129 of 144 people found the following review helpful
on November 18, 2007
I have never been in to the Bowflex infomercials, but I was fascinated by the new technology behind this Bowflex model. I researched this Bowflex Revolution on the internet and found mostly positive reviews. This item was one of Mens Health Top 100 Products of 2005, and these guys are the experts when it comes to Mens fitness. Popular Mechanics says "We don't normally endorse anything sold via infomercials, but testing is believing and the Bowflex Revolution is the first Bowflex we've tried that lives up to its own hype." Even football legend Brett Favre believes in this product enough to endorse it. I do not work for Bowflex, but I do believe in this product enough after using it and seeing results. I can truly say is this is an amazing machine. After one heck of a nightmare with other machines the Bowflex Revolution has finally met my fitness goals. I have had the Revolution since August 2006 and am very familiar with it and I love it. I loved my bench and free weights, but you usually need a spotter to max out otherwise you risk hurting yourself. After my free weights I went to the Crossbow and the Crossbow Platinum from weider. I had my original crossbow about 1 year and I hated the inconsistent feel of the bows (just like the regular Bowflex models) compared to free weights. I eventually upgraded to the Crossbow Platinum with the built in personal trainer. That machine was ok and worked for about 2 years before the electronics console completely stopped working and my machine would not calibrate properly. After having 2 cheap machines I ended up going with the Bowflex Revolution. I am about 5'10" and this machine works great. It is a little strange at first, but after a week or so you get the hang of it. The workouts are harder because you truly are getting an even constant resistance both positive and negative making exercises that may have been easier on other machines or free weights feel much harder on the revolution. This machine makes you use all those extra muscles that you would not ordinarily use. The machine has over 100 exercises with 400 variations, along with a CD-ROM personal trainer and DVD that shows you how to properly use this machine and perform each exercise. This is an expensive machine, but after my experience with two cheap machines the Bowflex Revolution is well worth it. The 10 year warranty and the results I have seen are just an added bonus. For people who are independent and do not always have time to go to a gym this is well worth the monthly payment which is comparable to a GYM membership in itself. The customer service from Bowflex is top notch compared to the rude customer service I got from Icon regarding the Weider Crossbows. I truly believe you get what you pay for and I can truly say this is one great well built machine and one of the best investments I have made toward my health. The only negative thing I can say about this machine is the high price tag, but other than that this is a great machine that is built to last.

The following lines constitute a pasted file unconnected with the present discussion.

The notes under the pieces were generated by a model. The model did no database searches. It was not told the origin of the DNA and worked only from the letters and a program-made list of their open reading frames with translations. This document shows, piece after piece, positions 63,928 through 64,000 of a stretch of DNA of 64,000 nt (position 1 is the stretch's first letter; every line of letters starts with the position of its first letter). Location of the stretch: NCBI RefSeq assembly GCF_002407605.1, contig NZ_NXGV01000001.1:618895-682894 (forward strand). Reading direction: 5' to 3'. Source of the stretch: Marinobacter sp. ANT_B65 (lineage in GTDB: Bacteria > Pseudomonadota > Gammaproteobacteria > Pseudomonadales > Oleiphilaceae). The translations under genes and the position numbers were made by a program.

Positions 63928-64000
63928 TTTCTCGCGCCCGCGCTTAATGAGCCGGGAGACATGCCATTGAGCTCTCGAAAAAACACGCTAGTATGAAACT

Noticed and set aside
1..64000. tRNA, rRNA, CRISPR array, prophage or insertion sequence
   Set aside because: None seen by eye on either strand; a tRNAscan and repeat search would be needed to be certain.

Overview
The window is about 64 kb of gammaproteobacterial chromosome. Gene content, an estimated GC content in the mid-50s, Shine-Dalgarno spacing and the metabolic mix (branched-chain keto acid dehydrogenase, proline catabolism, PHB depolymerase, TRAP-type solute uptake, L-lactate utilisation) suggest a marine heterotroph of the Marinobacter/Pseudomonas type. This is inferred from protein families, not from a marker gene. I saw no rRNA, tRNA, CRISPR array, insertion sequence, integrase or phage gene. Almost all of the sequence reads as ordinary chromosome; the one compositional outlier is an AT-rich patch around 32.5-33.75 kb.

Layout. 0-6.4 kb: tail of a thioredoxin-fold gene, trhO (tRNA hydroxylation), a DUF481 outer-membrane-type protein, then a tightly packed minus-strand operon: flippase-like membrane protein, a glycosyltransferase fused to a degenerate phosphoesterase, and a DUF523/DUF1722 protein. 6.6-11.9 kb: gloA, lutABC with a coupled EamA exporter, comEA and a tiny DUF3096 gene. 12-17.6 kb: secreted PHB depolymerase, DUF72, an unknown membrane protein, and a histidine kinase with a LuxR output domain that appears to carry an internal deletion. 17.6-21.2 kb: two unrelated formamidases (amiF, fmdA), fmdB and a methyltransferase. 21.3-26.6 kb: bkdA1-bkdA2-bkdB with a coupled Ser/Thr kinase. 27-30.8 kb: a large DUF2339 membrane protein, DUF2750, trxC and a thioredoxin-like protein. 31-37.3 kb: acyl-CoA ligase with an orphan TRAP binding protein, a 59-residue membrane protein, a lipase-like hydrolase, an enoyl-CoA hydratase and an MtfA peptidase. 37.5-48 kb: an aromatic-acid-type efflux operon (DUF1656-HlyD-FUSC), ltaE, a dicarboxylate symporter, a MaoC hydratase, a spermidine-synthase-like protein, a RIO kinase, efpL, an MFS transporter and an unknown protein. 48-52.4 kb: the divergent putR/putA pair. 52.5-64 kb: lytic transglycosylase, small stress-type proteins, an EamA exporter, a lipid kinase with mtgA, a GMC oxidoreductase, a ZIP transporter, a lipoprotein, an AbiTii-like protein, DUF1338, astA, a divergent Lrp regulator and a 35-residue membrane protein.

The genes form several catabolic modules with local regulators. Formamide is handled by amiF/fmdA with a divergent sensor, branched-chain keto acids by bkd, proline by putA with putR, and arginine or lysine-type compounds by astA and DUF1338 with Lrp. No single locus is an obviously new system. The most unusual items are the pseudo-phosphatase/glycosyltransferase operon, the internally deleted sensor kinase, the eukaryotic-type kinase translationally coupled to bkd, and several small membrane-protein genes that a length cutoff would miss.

135 of 154 people found the following review helpful
This review may sound a little negative, but . .well, I'll explain. I do use this machine pretty regularly and enjoy working out on it. But it ain't cheap, and it ain't perfect, either, especially if you're a complete novice to weightlifting.
Over the years, I've worked out in gyms and I've worked out at home both with older Bowflex power-rod models and with this one. I'm about the furthest thing there is from a walking mile of muscle, but I try to at least maintain a basic fitness level. Overall, I prefer lifting in a gym with a friend as a spotter, for a lot of reasons -- working out with a friend helps educate you about proper lifting technique, the buddy system works as motivator, and many of the most efficient excercises for muscle gain -- deadlifts, military press, squats -- require either free weights or a dedicated Smith machine, and can't be performed on this machine.
But if you don't have any friends to lift with you and there aren't any gyms nearby, or if (like me) you simply don't have the time to make it to the gym regularly, you can get a decent workout with a bowflex system. I've had this machine for about three years now, and I use it fairly consistently (usually in six month on/ six month off cycles, as I watch my belly fat expand and retract). If you do choose to get a home gym system, this one is a good choice. It does let you fit a lot of exercises into a small space, and it's great for working out at home safely without a spotter -- essentially, it functions as a combination cable machine and adjustable-weight dumbbell set, with some qualifications (as noted below). You can do a lot of basic exercises on it -- incline and decline bench; leg presses, extensions, and curls; preacher curl, resisted crunches; chest and shoulder flies; it doubles effectively as a weighted rowing machine. Overall, you can hit pretty much any individual muscle group in the body with this thing.